As the film begins we see Everisto de la Sierra (brilliantly played by the director's grandfather), tending to a stamp collection that he will subsequently discard. The narrator tells us that de la Sierra didn't wish to own stamps but, rather, to travel to the countries of their origin and experience life to the full. This he does, siring two sons along the way. Towards the end of an adventurous life, he writes to those neglected sons, inviting them to his funeral, aware that he has given them nothing in life but determined to give them each a brother at least.
So it is that the half-brothers, Miguel (Javier Saéz) and Nero (Andrea Calabrese), finally meet, at a deserted railway station through which no trains pass, on their way to the funeral of the father they never knew. Before accepting a ride in a car that breaks down, Nero phones ahead to warn their mother (brilliantly played by the director's grandmother) that they will be late for the funeral. She takes the call on a public payphone attached to a church in the middle of nowhere, and then proceeds to grill Nero about what he's eaten that day. She promises to wait by the phone for news of their progress and have food ready for their arrival. She then hangs up and calls for a chair. That scene is a typical of the film's black comedy but much of its humour derives from the brothers' squabbles.
They are as different as chalk and cheese. Miguel is a buttoned-up big-city-cynic while Nero is a loose-limbed, freethinking optimist. Their differences of opinion on anything and everything are delivered brilliantly for comic effect. Their journey across the ochre, orange and brown flatlands of the Castillian Meseta recalls Don Quixote, but the film's tone and structure owe more to Gabriel García Márquez's One Hundred Years of Solitude and Emir Kusturica's Black Cat, White Cat. The brothers themselves, meanwhile, are straight out of Ionesco and Beckett: characters trapped in a meaningless and godless universe but struggling gamely, against the odds, to communicate with one another and make sense of existence.
As in Las Acacias trust overcomes tension. The brothers gradually grow fond of each other, and, after they reach the funeral with the help of a likeable band of brigands, they finally set off in search of the woman of Miguel's dreams. Mere comparison and plot synopsis cannot do justice to the zingy, zany originality of the film, nor to the intelligence and joie de vivre that emanates from it. The performances of the predominantly non-professional cast are as effective as they are enthusiastic, the camera brilliantly catches the beauty of the director's native Salamanca - its grain fields, ancient churches, open skies and stunning sunsets, but the soundtrack must be singled out for special praise.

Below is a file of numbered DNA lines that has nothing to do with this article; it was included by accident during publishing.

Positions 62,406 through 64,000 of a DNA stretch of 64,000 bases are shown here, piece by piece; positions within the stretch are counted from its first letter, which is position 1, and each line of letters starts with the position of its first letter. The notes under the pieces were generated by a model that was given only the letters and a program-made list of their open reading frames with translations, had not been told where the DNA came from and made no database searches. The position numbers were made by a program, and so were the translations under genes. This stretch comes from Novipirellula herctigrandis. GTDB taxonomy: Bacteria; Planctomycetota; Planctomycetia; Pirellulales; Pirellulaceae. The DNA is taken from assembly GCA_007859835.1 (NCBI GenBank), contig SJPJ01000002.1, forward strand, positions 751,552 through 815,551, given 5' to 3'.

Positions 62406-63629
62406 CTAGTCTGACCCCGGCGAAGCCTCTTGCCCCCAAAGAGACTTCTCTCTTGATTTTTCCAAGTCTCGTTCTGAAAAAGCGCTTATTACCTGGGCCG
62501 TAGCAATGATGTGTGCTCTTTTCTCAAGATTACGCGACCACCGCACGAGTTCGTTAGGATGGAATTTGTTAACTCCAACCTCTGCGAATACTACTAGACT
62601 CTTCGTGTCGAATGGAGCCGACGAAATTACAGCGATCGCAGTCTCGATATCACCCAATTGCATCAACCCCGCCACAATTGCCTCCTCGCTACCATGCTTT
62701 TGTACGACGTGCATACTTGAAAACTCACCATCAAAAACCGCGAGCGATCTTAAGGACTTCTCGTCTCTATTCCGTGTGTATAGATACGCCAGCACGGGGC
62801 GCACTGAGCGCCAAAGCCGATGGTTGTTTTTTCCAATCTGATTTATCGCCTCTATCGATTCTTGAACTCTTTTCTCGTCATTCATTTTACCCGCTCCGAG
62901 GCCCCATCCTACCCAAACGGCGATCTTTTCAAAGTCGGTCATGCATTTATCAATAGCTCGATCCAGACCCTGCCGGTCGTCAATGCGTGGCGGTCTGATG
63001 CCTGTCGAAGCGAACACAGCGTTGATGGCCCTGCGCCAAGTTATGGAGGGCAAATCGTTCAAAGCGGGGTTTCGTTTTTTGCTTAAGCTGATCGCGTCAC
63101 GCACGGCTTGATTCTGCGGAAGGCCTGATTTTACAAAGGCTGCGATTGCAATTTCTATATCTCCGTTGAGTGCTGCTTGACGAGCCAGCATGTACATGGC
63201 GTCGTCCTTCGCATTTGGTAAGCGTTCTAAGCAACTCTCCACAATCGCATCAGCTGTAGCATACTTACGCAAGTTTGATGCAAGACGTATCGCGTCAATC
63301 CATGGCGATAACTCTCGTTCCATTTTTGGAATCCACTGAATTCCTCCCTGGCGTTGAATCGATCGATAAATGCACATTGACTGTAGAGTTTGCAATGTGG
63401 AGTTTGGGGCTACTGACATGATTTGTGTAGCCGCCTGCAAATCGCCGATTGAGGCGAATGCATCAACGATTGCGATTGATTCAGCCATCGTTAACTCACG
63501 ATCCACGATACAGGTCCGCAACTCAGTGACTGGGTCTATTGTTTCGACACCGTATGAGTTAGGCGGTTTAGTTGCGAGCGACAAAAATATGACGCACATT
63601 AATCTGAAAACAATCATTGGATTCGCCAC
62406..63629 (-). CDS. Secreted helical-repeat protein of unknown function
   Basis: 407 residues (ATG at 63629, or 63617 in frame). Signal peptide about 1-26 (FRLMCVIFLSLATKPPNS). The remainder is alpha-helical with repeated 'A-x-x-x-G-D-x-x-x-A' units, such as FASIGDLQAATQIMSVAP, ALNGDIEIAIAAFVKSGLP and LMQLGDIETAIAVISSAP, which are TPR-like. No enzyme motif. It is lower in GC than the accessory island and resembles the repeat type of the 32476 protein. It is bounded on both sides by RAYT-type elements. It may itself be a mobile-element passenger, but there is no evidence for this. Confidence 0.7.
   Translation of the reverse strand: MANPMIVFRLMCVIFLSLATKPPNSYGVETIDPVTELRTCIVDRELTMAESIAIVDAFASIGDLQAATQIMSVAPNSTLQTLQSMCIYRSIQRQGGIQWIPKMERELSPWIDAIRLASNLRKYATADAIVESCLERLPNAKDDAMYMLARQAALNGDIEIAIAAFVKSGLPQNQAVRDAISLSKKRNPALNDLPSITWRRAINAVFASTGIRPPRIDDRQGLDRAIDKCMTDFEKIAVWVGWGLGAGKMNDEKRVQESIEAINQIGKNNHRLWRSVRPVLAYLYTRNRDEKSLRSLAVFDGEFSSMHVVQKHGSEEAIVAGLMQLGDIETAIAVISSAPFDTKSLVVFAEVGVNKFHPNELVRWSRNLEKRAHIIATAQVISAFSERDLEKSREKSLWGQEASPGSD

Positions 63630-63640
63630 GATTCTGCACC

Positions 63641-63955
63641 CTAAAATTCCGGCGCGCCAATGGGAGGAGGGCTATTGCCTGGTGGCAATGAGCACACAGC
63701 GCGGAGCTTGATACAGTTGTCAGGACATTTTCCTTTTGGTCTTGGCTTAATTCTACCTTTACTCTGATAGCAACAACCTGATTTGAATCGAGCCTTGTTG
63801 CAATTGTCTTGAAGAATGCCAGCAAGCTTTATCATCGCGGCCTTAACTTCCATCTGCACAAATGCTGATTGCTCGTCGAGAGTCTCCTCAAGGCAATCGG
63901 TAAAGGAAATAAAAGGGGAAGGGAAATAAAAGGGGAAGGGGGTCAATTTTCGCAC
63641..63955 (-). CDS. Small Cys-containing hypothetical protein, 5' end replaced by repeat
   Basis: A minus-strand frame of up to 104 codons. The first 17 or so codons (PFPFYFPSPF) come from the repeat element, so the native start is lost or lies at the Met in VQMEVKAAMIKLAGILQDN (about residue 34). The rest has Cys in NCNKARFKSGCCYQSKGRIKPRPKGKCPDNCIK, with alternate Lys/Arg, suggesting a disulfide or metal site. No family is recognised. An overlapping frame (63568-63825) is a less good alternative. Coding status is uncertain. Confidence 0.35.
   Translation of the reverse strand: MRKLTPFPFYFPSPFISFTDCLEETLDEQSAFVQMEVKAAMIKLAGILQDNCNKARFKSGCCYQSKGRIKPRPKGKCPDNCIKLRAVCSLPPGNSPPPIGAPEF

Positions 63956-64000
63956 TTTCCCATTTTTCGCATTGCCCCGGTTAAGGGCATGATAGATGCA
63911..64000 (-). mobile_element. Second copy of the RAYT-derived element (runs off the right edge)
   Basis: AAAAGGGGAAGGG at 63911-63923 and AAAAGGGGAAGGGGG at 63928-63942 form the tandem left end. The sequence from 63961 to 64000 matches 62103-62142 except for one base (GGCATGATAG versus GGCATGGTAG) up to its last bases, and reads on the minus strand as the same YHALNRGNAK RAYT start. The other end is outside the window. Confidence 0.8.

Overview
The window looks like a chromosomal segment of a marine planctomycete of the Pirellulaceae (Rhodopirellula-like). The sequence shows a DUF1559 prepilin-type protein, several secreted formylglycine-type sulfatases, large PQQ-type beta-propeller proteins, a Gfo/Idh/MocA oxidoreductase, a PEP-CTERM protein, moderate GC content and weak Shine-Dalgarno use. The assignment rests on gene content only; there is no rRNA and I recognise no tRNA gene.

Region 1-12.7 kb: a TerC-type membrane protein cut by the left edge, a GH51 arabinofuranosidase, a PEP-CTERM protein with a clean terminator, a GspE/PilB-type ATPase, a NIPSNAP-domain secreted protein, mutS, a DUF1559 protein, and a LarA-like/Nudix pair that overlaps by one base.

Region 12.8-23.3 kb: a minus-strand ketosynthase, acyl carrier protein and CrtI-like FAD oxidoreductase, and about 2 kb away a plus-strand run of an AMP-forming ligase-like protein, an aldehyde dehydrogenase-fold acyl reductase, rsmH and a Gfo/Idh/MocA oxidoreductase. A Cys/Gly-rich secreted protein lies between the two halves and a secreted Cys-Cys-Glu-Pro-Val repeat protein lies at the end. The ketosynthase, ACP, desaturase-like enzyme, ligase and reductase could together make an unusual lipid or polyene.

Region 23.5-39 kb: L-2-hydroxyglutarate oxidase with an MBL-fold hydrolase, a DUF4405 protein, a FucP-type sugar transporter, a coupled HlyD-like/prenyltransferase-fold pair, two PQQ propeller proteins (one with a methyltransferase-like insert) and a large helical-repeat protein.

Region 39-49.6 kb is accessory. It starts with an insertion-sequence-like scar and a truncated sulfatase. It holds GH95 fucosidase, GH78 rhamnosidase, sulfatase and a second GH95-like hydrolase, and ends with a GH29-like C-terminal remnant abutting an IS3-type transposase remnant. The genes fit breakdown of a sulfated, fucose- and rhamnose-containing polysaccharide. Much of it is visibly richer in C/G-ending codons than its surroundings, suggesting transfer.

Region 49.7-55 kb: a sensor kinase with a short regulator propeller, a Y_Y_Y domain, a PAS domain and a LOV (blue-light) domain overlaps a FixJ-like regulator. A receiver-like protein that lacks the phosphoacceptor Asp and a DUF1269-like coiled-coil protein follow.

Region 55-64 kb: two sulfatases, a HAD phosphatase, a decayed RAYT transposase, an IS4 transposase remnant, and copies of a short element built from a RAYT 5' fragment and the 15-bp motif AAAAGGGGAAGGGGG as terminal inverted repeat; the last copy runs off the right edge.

Music drives The Soul of Flies. Andrea Calabrese is clearly as talented a musician as he is an actor, and his self-composed songs for the film are lovely, but Tim Walters' score takes it to a different level. At times Walters, an English musical-magician also based in Brighton, deploys acoustic flamenco-and-fado-tinged guitar to generate an authentically Iberian atmosphere. At other times he plays accordion to produce hypnotic rhymes reminiscent of Mihály Vig's scores for Béla Tarr. Walters floored me when he confessed that he'd never heard of Tarr, but surprised me more when he told me that he learned to play accordion in weeks, especially for the film. Within the festival only the soundtrack of Terence Davies' The Deep Blue Sea comes close to matching Walters' magnificent musical accompaniment. If ever a film deserved the full t-shirt and soundtrack marketing treatment The Soul of Flies does.
Inevitably, the film's lack of money was at the forefront of my mind when I interviewed Cenzual Burley, who was not long back in Brighton, where he lives, after promoting his film at the Mill Valley Festival in California. He spoke of a happy set and a tight budget: "We had great fun. It was, as they say, a real team effort. I already owned the camera and we all stayed at my grandparents' house in Salamanca, so we made the film for what it takes to provide food . . . and beer (he laughs) for seven people for three weeks. Post-production costs – especially the sound stuff and the ten weeks I spent editing it - pushed the budget up, but we still did it for the price of a decent car. If I make my money back I'll be happy." Which is to say, this delightful, skillfully executed film was made for next to nothing in the distorted economics of today's films industry, in which £5 million is considered a small budget. The Soul of Flies is a case study in how far a happy, united crew and a daring, improvisational approach can take film. Recent film history in particular is littered with rotten films allocated budgets a hundred times larger with a thousand times less soul and sparkle.
The film tells it story with such brio and verve that it comes as little surprise when Cenzual Burley tells me that his influences were primarily literary not cinematic: "I always wanted to be a writer. I still want to be a writer! My biggest influence was probably Marquez's magic realism. I tried to tell a story that captured the magic of the Spain of myths and legends, dreams and possibilities." We drift into discussion of political dreams: "I feel that memory is embedded in the Spanish landscape. When I say that Everisto de la Sierra fought in the war, Spaniards will understand what I mean; for them ‘the war' means the Civil War. It still divides the country." Although he thinks often about the Spanish past, he has no intention to cover it in film. His next two film projects are, he says, all but written in his mind and are potentially darker and funnier than The Soul of Flies. I will say no more than that they involve a failing circus and a dying village respectively. Anyone who watches this thought-provoking, hugely enjoyable romp of a road movie will hope that he gets decent budgets for those projects and that his ideas come to fruition sooner rather than later.